Dear Shelley. A Journal. Day 4

London Travels and Tourist Sites. Crete and Yummy Cookies

Dear Shelley,

We have been having soft, caressing breezes here for the past two days. Monday is here and we have no breeze, not yet anyway. So I was telling @clarabelle80085, who I met at the London Tweet Meet, I will probably be sitting and working at the computer all day with an electrical fan by my side. That keeps me comfortable, too.

August is a very busy time in Crete in terms of tourists so I don’t venture out too much. We have a huge onslaught of cars with bad, impatient drivers, indicating – Athenian tourists. What can I say! Every year the same thing happens

Nikos or Kleo do the driving. I gave it up due to my tiredness and my road rage. I have been too exhausted to drive and I was taking it out on other drivers, not smart. I have the city bus or taxis easily available, mostly I’ve been taking the bus or walking. In truth, mostly, I don’t go anywhere in the hot weather!

(My language style seems to be changing. I watched a lot of historical movies this weekend, that’s why.)

We have everything we need within walking distance like groceries, bakeries, and cafes. The girls are off to our bakery for bread and cookies. Now is the season for my favorite cookies, called moustokouloura made from the part of the grape left over after squeezing the grapes. They are a golden brown color inside and out. Their taste is similar to ginger cookies. Yummy and probably healthy, right?

Also we have a new restaurant in Chalepa! The name is “Mama’s Kitchen” and truly, mama and her friends are there cooking and serving. I’m not going to cook much at all anymore.! She’s only about six blocks away and offers great Greek home cooking.

Clothing sales are fabulous downtown. I’m urging the girls to purchase a basic black dress (or two) and good underwear that fits right. They laugh but they will be so glad when they have good pieces that fit well.

One morning during our London Tweet Meet, @katchemeng, @nat4violet, @lauratheexpat and I headed for the British Museum. My intent was to bring back to Greece at least part of the Parthenon Marbles to place in the new Acropolis Museum in Athens. If I couldn’t accomplish carrying off the Marbles, perhaps at the least I could devise a plan to bring them home. That’s what I told myself anyway.

Upon entering the auditorium holding the marbles we were met by gigantic sculptures from Ancient Egypt. How did these sculptures get into this museum and how many were lost at the bottom of the ocean somewhere in unsuccessful attempts to take more from Egypt during the time mummies were “en vogue.” And why haven’t they been returned to Egypt in the new millennium, these civilized times?

A few steps further we were surrounded by huge, gorgeous walls and sculptures from Persia. Why are they here in a western city where there is no thread of history to connect with them? How many valuable cultural innovations were offered during the Persian rule of the East . . . don’t even get me started. When will the Persian items be returned to Iran?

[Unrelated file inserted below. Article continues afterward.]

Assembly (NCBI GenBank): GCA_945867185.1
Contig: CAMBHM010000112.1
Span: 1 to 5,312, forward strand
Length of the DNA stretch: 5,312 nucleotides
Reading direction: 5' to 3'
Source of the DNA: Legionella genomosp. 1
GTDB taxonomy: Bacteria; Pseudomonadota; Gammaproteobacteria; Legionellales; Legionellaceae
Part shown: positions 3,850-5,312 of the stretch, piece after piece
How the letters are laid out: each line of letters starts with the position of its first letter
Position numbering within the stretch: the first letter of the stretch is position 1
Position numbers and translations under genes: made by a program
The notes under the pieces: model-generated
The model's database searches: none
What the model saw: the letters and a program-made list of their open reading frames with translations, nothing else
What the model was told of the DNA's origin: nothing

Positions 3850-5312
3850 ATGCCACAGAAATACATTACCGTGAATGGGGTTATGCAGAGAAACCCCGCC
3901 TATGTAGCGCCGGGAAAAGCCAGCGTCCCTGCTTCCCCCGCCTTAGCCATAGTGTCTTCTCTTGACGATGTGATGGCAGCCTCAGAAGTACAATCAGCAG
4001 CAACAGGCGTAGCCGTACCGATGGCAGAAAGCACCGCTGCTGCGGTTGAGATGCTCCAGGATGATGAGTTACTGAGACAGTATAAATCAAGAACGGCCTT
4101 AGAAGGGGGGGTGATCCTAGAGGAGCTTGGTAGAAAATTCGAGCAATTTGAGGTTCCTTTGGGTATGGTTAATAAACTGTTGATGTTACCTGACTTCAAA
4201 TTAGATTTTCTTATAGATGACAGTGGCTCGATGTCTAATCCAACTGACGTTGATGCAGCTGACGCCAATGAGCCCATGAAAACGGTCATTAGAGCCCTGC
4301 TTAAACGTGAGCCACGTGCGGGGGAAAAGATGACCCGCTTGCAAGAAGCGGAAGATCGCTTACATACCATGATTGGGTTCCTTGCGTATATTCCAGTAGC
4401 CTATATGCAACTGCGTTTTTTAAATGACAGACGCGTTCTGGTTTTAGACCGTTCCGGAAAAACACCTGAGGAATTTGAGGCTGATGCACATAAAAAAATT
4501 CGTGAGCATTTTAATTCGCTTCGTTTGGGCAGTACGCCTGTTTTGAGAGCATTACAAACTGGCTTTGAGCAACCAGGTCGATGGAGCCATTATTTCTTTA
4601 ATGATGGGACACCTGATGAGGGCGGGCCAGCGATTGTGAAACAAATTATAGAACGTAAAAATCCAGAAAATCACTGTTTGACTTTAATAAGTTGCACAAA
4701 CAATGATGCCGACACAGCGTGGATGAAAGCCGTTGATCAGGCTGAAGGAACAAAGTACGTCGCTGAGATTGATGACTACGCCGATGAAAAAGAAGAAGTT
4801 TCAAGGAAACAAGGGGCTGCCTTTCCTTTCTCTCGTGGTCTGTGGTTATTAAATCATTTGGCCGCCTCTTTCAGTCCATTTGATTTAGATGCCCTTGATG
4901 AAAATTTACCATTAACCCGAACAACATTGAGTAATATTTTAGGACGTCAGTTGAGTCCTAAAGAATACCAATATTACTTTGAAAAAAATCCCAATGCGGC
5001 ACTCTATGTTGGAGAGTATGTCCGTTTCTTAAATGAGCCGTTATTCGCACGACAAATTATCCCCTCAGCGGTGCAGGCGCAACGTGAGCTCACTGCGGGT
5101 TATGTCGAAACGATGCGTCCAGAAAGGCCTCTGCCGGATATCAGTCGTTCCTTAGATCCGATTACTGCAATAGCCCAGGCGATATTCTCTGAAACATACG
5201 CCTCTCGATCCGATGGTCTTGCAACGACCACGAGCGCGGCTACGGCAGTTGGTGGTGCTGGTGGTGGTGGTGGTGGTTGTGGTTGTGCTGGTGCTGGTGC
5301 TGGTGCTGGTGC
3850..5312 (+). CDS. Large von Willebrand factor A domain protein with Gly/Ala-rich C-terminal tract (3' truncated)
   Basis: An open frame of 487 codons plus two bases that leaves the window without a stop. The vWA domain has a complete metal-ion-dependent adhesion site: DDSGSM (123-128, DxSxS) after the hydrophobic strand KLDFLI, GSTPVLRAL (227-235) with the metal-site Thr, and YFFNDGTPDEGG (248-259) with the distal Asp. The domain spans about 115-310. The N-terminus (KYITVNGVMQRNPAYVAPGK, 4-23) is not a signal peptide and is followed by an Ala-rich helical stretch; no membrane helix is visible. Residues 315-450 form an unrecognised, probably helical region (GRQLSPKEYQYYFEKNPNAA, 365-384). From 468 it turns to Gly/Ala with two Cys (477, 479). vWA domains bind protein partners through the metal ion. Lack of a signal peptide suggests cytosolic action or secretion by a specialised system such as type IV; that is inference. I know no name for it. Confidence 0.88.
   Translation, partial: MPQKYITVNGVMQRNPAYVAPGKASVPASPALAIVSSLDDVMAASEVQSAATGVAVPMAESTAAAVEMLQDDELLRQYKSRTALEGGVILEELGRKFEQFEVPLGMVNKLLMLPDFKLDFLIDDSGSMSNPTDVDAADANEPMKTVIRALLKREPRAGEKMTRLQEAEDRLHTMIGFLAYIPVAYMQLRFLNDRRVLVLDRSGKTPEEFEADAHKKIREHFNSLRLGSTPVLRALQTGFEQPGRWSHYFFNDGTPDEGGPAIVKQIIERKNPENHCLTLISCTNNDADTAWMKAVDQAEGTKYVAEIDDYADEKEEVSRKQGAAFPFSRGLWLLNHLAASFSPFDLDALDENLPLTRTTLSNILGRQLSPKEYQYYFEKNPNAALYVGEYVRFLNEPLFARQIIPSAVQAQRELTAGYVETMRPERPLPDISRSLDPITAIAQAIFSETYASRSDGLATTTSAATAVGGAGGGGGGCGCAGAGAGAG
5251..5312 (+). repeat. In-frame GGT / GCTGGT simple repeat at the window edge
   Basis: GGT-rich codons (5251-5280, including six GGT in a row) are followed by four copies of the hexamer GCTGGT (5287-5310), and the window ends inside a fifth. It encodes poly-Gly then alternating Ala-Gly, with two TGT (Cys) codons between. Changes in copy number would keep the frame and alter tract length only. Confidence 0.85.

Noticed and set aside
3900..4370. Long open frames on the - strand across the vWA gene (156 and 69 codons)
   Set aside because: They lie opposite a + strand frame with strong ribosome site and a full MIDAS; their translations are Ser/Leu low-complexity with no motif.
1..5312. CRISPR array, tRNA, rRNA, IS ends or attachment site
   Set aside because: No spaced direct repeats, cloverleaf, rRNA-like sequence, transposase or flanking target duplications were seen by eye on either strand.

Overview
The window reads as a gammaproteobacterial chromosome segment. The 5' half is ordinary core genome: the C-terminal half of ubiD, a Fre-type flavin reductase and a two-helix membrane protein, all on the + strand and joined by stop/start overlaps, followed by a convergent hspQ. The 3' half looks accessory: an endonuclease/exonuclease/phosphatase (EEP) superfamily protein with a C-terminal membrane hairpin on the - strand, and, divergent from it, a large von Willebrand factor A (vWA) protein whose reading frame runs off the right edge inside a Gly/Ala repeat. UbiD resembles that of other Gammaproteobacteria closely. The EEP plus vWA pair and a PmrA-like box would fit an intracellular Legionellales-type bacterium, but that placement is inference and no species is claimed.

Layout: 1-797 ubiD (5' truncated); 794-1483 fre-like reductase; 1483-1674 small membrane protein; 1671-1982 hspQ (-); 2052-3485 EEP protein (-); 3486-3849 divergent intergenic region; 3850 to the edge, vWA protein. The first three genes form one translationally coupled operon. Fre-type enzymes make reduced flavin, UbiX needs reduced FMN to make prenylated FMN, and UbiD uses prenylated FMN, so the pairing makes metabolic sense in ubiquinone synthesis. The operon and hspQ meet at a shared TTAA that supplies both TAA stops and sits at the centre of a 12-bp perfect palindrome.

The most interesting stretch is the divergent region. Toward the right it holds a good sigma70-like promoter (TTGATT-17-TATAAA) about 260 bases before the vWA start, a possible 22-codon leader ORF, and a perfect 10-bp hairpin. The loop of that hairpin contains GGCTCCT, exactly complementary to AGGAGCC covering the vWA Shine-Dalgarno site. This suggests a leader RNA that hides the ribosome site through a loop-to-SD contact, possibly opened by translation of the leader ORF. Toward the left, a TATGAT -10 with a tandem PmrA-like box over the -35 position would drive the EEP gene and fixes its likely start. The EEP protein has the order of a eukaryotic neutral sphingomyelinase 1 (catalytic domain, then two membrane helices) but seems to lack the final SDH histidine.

Seeing the Parthenon Marbles one can only feel like shouting with anger or crying for their state of destruction and even for their poor quality exhibition. The ancient marbles are inured to a poor environment which is, indeed, unworthy of their grandeur and style.

The visit to the British Museum was an emotionally draining experience. Those sensitive to the cruelties of empire will always feel emotionally drained when visiting the fruits of colonial plunder; whether one is visiting St. Marks in Venice or the Parthenon Marbles in London.

Oh, and to add insult to injury – the Marbles are referred to as “The Elgin Marbles.” I would suggest Elgin’s marbles are little balls of glass used for children’s games; the marbles of the Parthenon are quite something different. Ah, but enough of that.

We walked along the Thames next to the gardensQueen Victoria and Prince Albert had made. Very lovely. The tower holding Big Ben was being spruced up so it was covered with scaffolding. Seemed to be about the same height as my 3-D Big Ben puzzle, only at first glance, of course!

The air quality was low, which made the light just right for photographing outdoors. The Thames River was wide and shimmery. Amazing river! We walked until we could barely move forward. I had suggested we grab a nice taxi for the ride home so we could walk a lot. Unfortunately by the time we were ready to return home we had used all our money. That was not one of my better ideas! We had a pretty easy ride on the Underground from Big Ben to Earl’s Court though.

Well, we got ripped off as happens to travelers everywhere; at a café and at an Oyster card/cigarette shop. I handled the experiences cheerfully and didn’t make a fuss. I suspect they figured if we had enough money to vacation in London we had enough to share a bit extra with them. But next time, I won’t make the same mistakes. The main rule is “Don’t try to do too much in one day.”

We had tea and scones one day near the Natural History Museum. That was very nice. Scones come in many different incarnations. I think we could have tried all of them and the English would have thought of some new ones to bring us! Very yummy.

Dear Sis, I am having a Monday of perpetual sleep with my eyes barely opened! Coffee has not made a dent in my drowsiness.

I hope this finds you and A with lots of time to enjoy the Pacific and finds you free of any wild animals in your backyard. Love you lots, Vicki